It's no secret that Carolina Panthers' head coach John Fox puts a lot of emphasis on the run game.
According to Fox, a football team that is able to run the ball effectively will eventually become a team that can pass the ball effectively as well. For two seasons, fans of the Panthers have had to watch their team rush up the middle over and over again to no avail in situations where pass plays would normally be called.
After two seasons of dealing with criticism that Fox undoubtedly received from fans for calling these plays, it is finally paying off. Fox's Panthers finally have a strong running game and he has finally proven himself correct. A team that can move the ball on the ground can also move the ball through the air and, more importantly, win games.
So far this season, the Panthers have won every game in which they were able to put up 100-plus yards on the ground (save the second Atlanta game), and have lost every game in which they have failed to pick up those 100 rushing yards.
The team's rushing duo, Jonathan Stewart and DeAngelo Williams, have put up over 1400 yards on the ground and have combined for 19 total rushing touchdowns.
John Fox's running game has finally arrived in Carolina and it is doing wonderful things for the team.
As mentioned previously, Fox has promised fans that a strong run game opens up the pass game. This seems like it wouldn't make any logical sense. If the ball is run more often, the ball would get thrown less often, thereby shutting down the pass, right? The answer to that question is, for whatever reason, no.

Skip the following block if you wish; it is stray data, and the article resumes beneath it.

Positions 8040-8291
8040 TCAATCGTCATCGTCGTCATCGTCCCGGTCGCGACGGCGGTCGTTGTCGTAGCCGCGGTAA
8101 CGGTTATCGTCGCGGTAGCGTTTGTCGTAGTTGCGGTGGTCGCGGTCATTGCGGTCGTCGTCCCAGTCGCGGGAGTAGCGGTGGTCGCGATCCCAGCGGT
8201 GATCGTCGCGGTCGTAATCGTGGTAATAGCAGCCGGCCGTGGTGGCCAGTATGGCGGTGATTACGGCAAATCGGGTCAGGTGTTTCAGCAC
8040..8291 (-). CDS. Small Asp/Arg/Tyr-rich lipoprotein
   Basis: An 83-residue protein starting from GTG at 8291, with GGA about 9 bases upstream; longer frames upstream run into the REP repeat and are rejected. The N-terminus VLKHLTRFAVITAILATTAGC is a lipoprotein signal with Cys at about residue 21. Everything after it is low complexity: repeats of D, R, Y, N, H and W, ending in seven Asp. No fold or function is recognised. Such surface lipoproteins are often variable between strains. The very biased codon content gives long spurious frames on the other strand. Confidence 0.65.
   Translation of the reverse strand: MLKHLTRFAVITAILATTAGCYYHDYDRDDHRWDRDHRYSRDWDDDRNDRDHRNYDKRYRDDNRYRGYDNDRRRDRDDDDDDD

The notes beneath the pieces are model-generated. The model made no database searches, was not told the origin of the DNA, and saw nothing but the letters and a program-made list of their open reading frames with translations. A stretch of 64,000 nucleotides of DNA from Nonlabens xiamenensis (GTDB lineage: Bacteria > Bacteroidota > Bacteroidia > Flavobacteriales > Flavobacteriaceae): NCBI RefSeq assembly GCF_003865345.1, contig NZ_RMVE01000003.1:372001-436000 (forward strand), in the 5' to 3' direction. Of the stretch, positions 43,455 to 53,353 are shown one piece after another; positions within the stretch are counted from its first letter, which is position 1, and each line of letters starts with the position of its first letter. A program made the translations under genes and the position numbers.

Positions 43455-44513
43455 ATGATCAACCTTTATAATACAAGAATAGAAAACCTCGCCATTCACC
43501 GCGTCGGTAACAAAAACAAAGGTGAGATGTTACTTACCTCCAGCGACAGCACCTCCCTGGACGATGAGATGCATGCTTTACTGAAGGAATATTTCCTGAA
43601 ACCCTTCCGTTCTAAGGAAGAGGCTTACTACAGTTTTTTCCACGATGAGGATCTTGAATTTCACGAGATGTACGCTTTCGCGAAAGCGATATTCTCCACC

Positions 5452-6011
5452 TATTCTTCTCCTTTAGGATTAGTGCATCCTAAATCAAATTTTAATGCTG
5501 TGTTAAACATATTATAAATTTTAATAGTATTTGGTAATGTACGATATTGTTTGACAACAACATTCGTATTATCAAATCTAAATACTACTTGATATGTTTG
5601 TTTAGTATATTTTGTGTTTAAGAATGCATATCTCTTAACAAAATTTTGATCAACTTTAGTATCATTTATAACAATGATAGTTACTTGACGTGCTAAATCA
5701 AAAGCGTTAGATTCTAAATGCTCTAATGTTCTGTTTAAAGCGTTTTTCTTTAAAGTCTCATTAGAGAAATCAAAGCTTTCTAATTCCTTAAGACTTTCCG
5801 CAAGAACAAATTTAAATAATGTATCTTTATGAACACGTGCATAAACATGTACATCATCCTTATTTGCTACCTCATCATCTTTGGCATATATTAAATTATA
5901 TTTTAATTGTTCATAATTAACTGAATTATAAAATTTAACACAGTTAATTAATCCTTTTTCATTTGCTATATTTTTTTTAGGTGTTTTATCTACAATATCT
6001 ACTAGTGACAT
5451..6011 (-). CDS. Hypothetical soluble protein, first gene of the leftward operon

This season with the Panthers, the ball has been thrown less often. But the pass game is far from being shut down. Steve Smith, the Panthers' No. 1 wide receiver, currently has 958 yards this season. The league leader has 1085. The league average is 307. Now take a deep breath and try to think this one through:
Steve Smith missed his first two games.
What? You're telling me that a football team that primarily rushes the ball currently has one of the best performing wide receivers in the league on their roster? How is that a possibility?
I'll be honest with you guys here: while I do have some theories, I really don't know the answer to that question.
What I do know, however, is that John Fox is one heck of a good coach; first for knowing that having a strong run game is vital to begin with and then for sticking to his plan through complaints from angry fans.
He has done what he set out to do a number of seasons ago, and it keeps getting more and more beautiful with each passing week.